Disclosure of information and transfer of records to other organisations

There are a range of statutory provisions that limit, prohibit or set conditions in respect of the disclosure of records to third parties, and similarly, a range of provisions that require or permit disclosure.

Disclosure process

There are a range of guidance documents (for example the Information Commissioner’s Use and Disclosure of Health Information) that interpret statutory requirements and there may be staff within organisations who have special expertise in, or can advise on, particular types of disclosure.

DoH and the HSC has developed a protocol for sharing service user information for secondary uses and a data access agreement template.

Personal Data Guardians or their support staff should be involved in any proposed disclosure of confidential patient information, informed by and in accordance with the DoH, Code of Practice on Protecting the Confidentiality of Service User Information.

Data Protection officers may be available to advise on subject access requests by members of the public.

Guidance documents and additional materials on Freedom of information and Data Protection can be found on the Information Commissioner’s website.

The mechanisms for transferring records from one organisation to another should also be tailored to the sensitivity of the material contained within the records and the media on which they are held.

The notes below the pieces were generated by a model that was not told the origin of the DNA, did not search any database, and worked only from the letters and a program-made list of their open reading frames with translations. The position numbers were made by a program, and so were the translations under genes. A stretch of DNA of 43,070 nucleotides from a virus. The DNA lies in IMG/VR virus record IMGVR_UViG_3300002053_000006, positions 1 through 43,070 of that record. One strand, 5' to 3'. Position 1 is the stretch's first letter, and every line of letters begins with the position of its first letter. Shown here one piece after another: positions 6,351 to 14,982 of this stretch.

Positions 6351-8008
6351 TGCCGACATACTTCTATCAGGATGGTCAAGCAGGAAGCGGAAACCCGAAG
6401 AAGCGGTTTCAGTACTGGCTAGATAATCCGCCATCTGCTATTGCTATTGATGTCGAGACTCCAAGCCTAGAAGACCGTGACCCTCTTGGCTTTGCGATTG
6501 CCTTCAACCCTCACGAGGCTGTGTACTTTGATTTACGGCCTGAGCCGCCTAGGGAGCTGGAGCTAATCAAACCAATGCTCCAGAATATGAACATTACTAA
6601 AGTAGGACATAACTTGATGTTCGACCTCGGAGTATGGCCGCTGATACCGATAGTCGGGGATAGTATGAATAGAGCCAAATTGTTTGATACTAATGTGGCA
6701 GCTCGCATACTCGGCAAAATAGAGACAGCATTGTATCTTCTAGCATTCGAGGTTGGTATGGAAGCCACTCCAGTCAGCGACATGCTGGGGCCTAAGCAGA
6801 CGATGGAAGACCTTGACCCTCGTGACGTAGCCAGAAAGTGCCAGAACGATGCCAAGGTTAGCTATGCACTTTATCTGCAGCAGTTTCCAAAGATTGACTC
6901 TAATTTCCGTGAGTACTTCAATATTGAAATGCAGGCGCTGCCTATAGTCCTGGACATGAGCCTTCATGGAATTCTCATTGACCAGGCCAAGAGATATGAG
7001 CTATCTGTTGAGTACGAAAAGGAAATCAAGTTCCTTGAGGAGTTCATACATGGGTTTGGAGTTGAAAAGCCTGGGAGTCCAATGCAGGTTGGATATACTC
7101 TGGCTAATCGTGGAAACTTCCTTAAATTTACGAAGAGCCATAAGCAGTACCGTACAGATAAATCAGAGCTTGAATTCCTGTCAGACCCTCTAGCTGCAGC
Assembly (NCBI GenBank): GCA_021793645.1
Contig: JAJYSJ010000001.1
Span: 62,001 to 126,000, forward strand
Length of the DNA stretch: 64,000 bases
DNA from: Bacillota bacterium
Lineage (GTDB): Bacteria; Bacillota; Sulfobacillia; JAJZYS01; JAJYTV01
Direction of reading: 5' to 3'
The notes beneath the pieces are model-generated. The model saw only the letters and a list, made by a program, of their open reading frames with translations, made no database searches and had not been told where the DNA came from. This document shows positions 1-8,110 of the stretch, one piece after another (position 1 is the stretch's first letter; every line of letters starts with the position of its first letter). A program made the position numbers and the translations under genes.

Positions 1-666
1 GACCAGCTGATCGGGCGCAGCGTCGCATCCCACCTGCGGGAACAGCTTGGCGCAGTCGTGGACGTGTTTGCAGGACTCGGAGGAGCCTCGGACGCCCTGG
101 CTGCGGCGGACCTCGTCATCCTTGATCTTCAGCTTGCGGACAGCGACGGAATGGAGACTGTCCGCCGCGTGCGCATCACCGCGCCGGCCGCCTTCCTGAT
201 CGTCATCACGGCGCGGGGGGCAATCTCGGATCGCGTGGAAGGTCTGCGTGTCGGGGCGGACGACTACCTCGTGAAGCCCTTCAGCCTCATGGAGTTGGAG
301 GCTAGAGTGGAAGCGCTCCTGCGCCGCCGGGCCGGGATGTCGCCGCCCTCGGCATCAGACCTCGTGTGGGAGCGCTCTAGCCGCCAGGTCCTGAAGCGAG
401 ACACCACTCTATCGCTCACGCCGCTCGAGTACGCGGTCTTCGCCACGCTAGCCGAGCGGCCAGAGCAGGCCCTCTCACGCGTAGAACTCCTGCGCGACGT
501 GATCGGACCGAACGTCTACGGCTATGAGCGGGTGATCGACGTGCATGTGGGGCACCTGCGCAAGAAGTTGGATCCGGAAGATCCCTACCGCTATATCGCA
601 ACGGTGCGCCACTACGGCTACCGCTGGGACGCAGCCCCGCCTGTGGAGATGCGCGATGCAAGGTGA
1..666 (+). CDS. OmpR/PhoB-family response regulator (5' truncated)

Information Security staff should be able to advise on appropriate safeguards.

The protocol for the hospital transfer of patients and their records should be adhered to when hospital patient records are being transferred.

The regional discharge and patient transfer protocol for patients with clostridium difficile infection should be adhered to as appropriate.

Retention and disposal arrangements

Detailed guidance on retention periods for a full range of records is provided in Part 2 of GMGR.

This guidance applies to electronic and paper records.

It has been agreed with PRONI who have identified records which they want to permanently preserve and records which are to be reviewed, to give Organisations and PRONI the chance to determine their evidential or historical importance at a later date.

The classes of records to be reviewed will involve a consultation between PRONI, and Organisation medical and records management professionals.

All Organisations are required to have  internal procedures to ensure records listed for permanent preservation are transferred to PRONI, records listed for destruction are destroyed and records requiring review are reviewed.  

It is particularly important under Freedom of Information legislation that the disposal of records – which is defined as the point in their lifecycle when they are either transferred to PRONI or destroyed – is undertaken in accordance with clearly established policies which have been formally adopted by the organisation and which are enforced by properly trained and authorised staff.

The principles governing the closure and subsequent retention of electronic records are identical to those for paper records.

If a file is to be deleted, then it is the data controller’s responsibility to ensure it is also deleted from any back-up systems.

Information in a deleted file or in a back-up, whether a server, disc or tape, may be regarded as being held by a public authority for the purposes of the FOIA depending on the particular circumstances of the individual case.